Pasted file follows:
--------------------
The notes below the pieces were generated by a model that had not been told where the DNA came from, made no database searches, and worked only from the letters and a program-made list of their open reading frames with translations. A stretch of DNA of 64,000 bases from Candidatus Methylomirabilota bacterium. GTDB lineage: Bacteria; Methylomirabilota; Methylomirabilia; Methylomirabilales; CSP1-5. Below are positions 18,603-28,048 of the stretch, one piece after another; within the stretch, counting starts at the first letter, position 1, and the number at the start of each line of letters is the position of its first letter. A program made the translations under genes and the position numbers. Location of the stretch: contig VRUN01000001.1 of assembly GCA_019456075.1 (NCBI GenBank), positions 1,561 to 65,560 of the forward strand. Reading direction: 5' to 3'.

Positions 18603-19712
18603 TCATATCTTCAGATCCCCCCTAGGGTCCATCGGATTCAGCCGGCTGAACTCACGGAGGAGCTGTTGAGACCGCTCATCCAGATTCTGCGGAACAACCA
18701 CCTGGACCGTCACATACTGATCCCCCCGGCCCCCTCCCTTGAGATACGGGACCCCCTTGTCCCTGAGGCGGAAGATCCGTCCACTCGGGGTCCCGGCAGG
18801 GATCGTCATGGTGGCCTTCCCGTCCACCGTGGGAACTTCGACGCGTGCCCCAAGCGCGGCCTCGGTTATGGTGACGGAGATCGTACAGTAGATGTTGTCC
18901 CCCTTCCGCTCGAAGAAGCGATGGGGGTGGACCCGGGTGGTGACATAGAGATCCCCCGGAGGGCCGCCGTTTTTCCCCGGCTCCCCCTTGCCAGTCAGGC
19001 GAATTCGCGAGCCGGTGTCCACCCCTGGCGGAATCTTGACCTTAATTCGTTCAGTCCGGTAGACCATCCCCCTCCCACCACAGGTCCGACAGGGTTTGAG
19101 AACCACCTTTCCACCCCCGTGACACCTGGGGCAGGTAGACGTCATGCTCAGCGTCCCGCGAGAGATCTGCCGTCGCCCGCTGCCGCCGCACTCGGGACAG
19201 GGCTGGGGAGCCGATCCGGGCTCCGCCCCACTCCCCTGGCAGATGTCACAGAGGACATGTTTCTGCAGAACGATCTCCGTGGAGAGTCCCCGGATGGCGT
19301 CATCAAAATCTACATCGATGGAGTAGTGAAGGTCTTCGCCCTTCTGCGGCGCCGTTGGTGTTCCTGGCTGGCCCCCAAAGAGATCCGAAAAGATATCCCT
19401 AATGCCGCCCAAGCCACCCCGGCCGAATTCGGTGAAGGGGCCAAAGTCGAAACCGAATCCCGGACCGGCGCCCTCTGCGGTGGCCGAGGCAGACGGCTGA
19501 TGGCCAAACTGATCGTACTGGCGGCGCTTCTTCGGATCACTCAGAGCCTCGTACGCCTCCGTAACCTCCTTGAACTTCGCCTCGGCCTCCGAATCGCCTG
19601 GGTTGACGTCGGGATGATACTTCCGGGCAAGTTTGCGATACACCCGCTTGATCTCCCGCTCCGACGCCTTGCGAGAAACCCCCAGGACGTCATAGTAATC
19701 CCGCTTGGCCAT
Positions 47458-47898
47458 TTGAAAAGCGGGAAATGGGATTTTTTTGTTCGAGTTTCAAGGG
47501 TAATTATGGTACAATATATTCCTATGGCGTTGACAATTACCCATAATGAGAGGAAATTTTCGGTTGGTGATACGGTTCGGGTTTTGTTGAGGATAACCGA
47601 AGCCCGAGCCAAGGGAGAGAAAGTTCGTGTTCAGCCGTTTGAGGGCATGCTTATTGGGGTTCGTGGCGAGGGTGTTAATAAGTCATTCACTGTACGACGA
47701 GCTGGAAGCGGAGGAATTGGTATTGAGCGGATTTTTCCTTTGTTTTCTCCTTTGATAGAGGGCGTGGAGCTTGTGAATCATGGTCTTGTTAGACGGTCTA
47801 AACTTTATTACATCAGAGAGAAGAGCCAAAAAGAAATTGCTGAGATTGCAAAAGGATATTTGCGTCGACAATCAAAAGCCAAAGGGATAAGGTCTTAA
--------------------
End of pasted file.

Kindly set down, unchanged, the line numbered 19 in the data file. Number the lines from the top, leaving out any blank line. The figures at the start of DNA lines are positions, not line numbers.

47701 GCTGGAAGCGGAGGAATTGGTATTGAGCGGATTTTTCCTTTGTTTTCTCCTTTGATAGAGGGCGTGGAGCTTGTGAATCATGGTCTTGTTAGACGGTCTA